For more details on Generation Z, check out this New York Times article here.

 

 

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Wilkerson Testimonials

If It’s Time to Consolidate, It’s Time to Call Wilkerson

When Tom Moses decided to close one of the two Moses Jewelers stores in western Pennsylvania, it was time to call in the experts. After reviewing two candidates, Moses, a co-owner of the 72 year-old business, decided to go with Wilkerson. The sale went better than expected. Concerned about running it during the pandemic, Moses says it might have helped the sale. “People wanted to get out, so there was pent-up demand,” he says. “Folks were not traveling so there was disposable income, and we don’t recall a single client commenting to us, feeling uncomfortable. It was busy in here!” And perhaps most importantly, Wilkerson was easy to deal with, he says, and Susan, their personal Wilkerson consultant, was knowledgeable, organized and “really good.” Now, the company can focus on their remaining location — without the hassle of carrying over merchandise that either wouldn’t fit or hadn’t sold. “The decision to hire Wilkerson was a good one,” says Moses.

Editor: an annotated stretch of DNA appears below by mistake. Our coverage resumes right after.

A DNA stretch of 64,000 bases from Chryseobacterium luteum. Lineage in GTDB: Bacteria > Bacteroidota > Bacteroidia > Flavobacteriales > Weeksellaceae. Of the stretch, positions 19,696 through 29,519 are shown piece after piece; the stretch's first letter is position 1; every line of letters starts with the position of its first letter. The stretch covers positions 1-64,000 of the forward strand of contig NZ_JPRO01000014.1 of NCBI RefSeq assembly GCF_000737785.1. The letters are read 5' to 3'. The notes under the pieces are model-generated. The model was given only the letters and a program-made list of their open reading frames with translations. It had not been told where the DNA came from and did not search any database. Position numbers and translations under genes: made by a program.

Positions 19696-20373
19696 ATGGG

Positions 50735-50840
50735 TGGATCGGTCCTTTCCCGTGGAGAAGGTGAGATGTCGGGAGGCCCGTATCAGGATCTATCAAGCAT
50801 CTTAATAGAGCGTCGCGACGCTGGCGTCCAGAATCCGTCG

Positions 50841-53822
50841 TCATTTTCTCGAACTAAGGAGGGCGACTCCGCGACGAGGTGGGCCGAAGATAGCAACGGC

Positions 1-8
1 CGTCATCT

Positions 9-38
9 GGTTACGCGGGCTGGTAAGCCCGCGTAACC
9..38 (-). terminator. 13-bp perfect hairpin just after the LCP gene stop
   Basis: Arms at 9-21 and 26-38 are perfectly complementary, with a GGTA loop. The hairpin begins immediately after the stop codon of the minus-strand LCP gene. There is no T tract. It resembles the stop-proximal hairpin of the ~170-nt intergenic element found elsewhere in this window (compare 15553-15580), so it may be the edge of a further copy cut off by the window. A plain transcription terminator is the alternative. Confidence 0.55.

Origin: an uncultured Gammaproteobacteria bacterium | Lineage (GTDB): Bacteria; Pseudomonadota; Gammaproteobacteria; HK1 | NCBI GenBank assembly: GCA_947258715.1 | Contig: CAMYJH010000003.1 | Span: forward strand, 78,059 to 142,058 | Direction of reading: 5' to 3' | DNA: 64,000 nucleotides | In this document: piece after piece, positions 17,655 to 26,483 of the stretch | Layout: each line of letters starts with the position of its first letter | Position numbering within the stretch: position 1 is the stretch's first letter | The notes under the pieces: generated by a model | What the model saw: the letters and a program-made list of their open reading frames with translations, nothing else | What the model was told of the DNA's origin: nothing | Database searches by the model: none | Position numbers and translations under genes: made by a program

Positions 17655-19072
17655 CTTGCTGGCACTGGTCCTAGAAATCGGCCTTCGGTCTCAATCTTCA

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Meet Your Newest Customers: Generation Z

Published

on

Meet Your Newest Customers: Generation Z

If you’ve started to suffer from MHO (Millennial Hype Overload), rest easy: Generation Z is coming.  OK, so the oldest are just 19 years of age, but marketers are already beginning to try to break down and classify this cohort that will outnumber its older Millennial siblings by about one million.  As this generation comes of age, how will their jewelry buying habits differ?

Meet Your Newest Customers: Generation Z
Trace
Shelton



Editor-in-Chief
of INDESIGN Magazine and Contributing Editor of INSTORE.
I

f you’ve started to suffer from MHO (Millennial Hype Overload), rest easy: Generation Z is coming.  OK, so the oldest are just 19 years of age, but marketers are already beginning to try to break down and classify this cohort that will outnumber its older Millennial siblings by about one million.  As this generation comes of age, how will their jewelry buying habits differ?

Advertisement

While there’s no definitive answer since they haven’t reached jewelry buying age yet, there are clues that can help jewelers begin thinking about how to reach future Generation Z buyers.  They will be like the Millennials in their technological savvy – most will not remember a time before social media, and their attention span is here one second and gone the next.  But one major difference is that where Millennials hang their dirty laundry out on Facebook, Instagram and Twitter for the world to see, Generation Z is much more privacy-conscious, preferring media like Snapchat, Secret and Whisper, where anything incriminating disappears after a short amount of time.  They’ve seen the price their elder brothers and sisters have paid for their hubris, and they’ve learned from it.